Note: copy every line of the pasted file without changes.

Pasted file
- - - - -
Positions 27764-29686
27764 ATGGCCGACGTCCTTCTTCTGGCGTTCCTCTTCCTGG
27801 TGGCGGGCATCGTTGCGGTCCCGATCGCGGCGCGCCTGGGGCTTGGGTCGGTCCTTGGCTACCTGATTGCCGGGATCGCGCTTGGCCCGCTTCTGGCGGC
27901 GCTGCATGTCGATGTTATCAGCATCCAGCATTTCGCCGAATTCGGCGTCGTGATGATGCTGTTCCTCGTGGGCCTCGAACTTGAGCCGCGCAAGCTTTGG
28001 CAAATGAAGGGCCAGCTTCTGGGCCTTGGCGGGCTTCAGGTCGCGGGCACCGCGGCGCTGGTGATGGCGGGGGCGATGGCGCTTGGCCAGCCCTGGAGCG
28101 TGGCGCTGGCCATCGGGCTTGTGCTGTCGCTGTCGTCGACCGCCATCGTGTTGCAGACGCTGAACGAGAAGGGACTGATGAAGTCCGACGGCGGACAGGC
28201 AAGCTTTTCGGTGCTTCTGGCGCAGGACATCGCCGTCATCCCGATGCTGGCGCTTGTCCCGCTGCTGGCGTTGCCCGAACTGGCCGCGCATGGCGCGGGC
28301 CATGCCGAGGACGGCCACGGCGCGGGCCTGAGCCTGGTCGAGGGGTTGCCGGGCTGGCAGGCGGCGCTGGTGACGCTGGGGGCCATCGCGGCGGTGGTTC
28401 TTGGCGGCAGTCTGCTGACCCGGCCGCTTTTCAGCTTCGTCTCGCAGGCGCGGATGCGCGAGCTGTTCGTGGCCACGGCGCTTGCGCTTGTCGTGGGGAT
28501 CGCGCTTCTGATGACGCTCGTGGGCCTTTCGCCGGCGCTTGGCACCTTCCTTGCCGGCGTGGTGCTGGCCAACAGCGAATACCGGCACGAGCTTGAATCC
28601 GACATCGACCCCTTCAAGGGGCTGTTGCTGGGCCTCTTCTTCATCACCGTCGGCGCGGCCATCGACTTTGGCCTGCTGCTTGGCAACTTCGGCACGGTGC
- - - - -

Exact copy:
Positions 27764-29686
27764 ATGGCCGACGTCCTTCTTCTGGCGTTCCTCTTCCTGG
27801 TGGCGGGCATCGTTGCGGTCCCGATCGCGGCGCGCCTGGGGCTTGGGTCGGTCCTTGGCTACCTGATTGCCGGGATCGCGCTTGGCCCGCTTCTGGCGGC
27901 GCTGCATGTCGATGTTATCAGCATCCAGCATTTCGCCGAATTCGGCGTCGTGATGATGCTGTTCCTCGTGGGCCTCGAACTTGAGCCGCGCAAGCTTTGG
28001 CAAATGAAGGGCCAGCTTCTGGGCCTTGGCGGGCTTCAGGTCGCGGGCACCGCGGCGCTGGTGATGGCGGGGGCGATGGCGCTTGGCCAGCCCTGGAGCG
28101 TGGCGCTGGCCATCGGGCTTGTGCTGTCGCTGTCGTCGACCGCCATCGTGTTGCAGACGCTGAACGAGAAGGGACTGATGAAGTCCGACGGCGGACAGGC
28201 AAGCTTTTCGGTGCTTCTGGCGCAGGACATCGCCGTCATCCCGATGCTGGCGCTTGTCCCGCTGCTGGCGTTGCCCGAACTGGCCGCGCATGGCGCGGGC
28301 CATGCCGAGGACGGCCACGGCGCGGGCCTGAGCCTGGTCGAGGGGTTGCCGGGCTGGCAGGCGGCGCTGGTGACGCTGGGGGCCATCGCGGCGGTGGTTC
28401 TTGGCGGCAGTCTGCTGACCCGGCCGCTTTTCAGCTTCGTCTCGCAGGCGCGGATGCGCGAGCTGTTCGTGGCCACGGCGCTTGCGCTTGTCGTGGGGAT
28501 CGCGCTTCTGATGACGCTCGTGGGCCTTTCGCCGGCGCTTGGCACCTTCCTTGCCGGCGTGGTGCTGGCCAACAGCGAATACCGGCACGAGCTTGAATCC
28601 GACATCGACCCCTTCAAGGGGCTGTTGCTGGGCCTCTTCTTCATCACCGTCGGCGCGGCCATCGACTTTGGCCTGCTGCTTGGCAACTTCGGCACGGTGC